Hunger-striking Ethiopia politicians ‘deteriorating’ in jail
NAIROBI, Kenya (AP) — Lawyers representing jailed Ethiopian opposition politicians say they are concerned for the lives of their clients, whose hunger strike has gone on for nearly a month and drawn international attention as they protest their treatment by the government.
“Four of them have continued with their hunger strike and their health is deteriorating quickly,” lawyer Tokuma Daba told The Associated Press, saying he last visited them on Monday. “Our concern now is for their lives. We are told by medics that they need a sophisticated medical treatment, which is lacking now. It is really concerning.”
The jailed politicians include media mogul-turned-politician Jawar Mohammed, Bekele Gerba, Hamza Adane and Dejene Tafa. They were arrested along with at least 16 others following the killing of a renowned singer, Hachalu Hundessa, in June 2020. Amid outrage over the killing, violence targeting ethnic minorities claimed the lives of several dozen people, mainly in the Oromia region.
Some ethnic Oromos feel their quest for more democratic space and the freedom to choose their leaders has not been fulfilled since Prime Minister Abiy Ahmed came to power in 2018. They accuse him of defaulting on some of his promises by arresting some politicians who returned to Ethiopia from abroad, including Jawar, after he assumed power.
The jailed politicians face charges including conspiring to dismantle the constitution by force and other terror-related offenses. They have rejected the charges as politically motivated.
The prisoners’ “treatment by the Ethiopian government is exacerbating a serious crisis, especially as their health deteriorates,” former U.S. ambassador to the United Nations and current Biden administration nominee for foreign aid chief Samantha Power tweeted last week, calling it critical for the government to “change course before it is too late.”
The prisoners assert that their arrests were meant to deny them the chance to take part in Ethiopia’s upcoming national election in June. On Tuesday, Ethiopia’s election board made it clear that politicians behind bars will not be able to present themselves as candidates.
Tokuma said his clients are conducting a hunger strike for several reasons including protesting the harassment and arrests of their supporters and family members. His clients also seek the release of all political prisoners.
The striking prisoners have rejected being treated in government-owned hospitals, preferring a private hospital. Last week Ethiopia’s ambassador to the U.S., Fitsum Arega, tweeted that the offer to treat them at the “Ethiopian equivalent of Walter Reed” National Military Medical Center still stands.
On Tuesday, the Supreme Court of Ethiopia ruled that the prisoners shall receive medical treatment from a private hospital but that the treatment should take place inside the Kaliti prison where they are held.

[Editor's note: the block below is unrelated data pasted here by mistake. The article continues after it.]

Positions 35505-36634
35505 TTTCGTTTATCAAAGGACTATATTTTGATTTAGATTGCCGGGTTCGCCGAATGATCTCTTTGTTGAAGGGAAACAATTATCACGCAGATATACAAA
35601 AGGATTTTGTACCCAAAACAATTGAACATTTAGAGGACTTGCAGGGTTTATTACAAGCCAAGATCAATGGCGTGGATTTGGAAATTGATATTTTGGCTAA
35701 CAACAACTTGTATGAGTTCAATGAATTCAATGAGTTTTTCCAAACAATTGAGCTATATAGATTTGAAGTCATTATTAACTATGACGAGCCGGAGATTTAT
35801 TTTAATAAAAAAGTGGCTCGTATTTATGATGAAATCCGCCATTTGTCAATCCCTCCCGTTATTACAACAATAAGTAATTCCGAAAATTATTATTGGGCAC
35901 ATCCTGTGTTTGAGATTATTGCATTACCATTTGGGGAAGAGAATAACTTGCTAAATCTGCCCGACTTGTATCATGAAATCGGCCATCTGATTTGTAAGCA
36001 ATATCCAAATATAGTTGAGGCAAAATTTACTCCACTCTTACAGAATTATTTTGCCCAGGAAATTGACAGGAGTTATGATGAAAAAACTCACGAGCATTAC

“Imagine physicians carrying X-rays, oxygen tanks and ICU equipment and conducting treatment inside a prison cell or in an open field,” said another lawyer for the defendants, Tuli Bayissa. “This decision amounts to a death penalty. It’s no less harsh than that.”
Earlier this month, the head of the Ethiopian Human Rights Commission, Daniel Bekele, said of the striking prisoners that “very close supervision is required to prevent any grave threat to their health and life and that reasonably justified demands of the prisoners must be addressed.”
Quoting Kaliti prison officials, the commission said “most of the demands listed as reasons for the hunger strike are beyond the remit of the administration. And the prison administration does not mistreat the prisoners’ visitors.”
On Thursday, the commission called on authorities to immediately release Mohammed Deksiso, a graduate student who shouted “Release Jawar Mohammed” and “Justice for Hachalu Hundessa” during a graduation ceremony on Feb. 13 at Jimma University in the Oromia region. He has been in detention despite a local court’s ruling that he should be released on bail.
“The increasing tendency to disregard court decisions within the Oromia region is deeply concerning and needs a solution,” Bekele said in an email sent to journalists.
Henok Gabissa, a former president of the Oromo Studies Association and an observer of Ethiopian politics, said the situation in the Oromia region is “terrible” and asserted that Abiy’s administration is deterring Oromo politicians.
“Oromo opposition parties have more legitimacy than Abiy’s administration. The public in the region widely support the prisoners and their demands,” he said.
In a social media post on Wednesday, Abiy stated the “clear role of government is to ensure that peaceful, free and fair elections take place in this highly anticipated round.” He added “we established a defining line to not mix government and party work.”
Some opposition parties in Ethiopia are already alleging difficulties in preparing for the election such as harassment, arrests and even the killing of some of their members.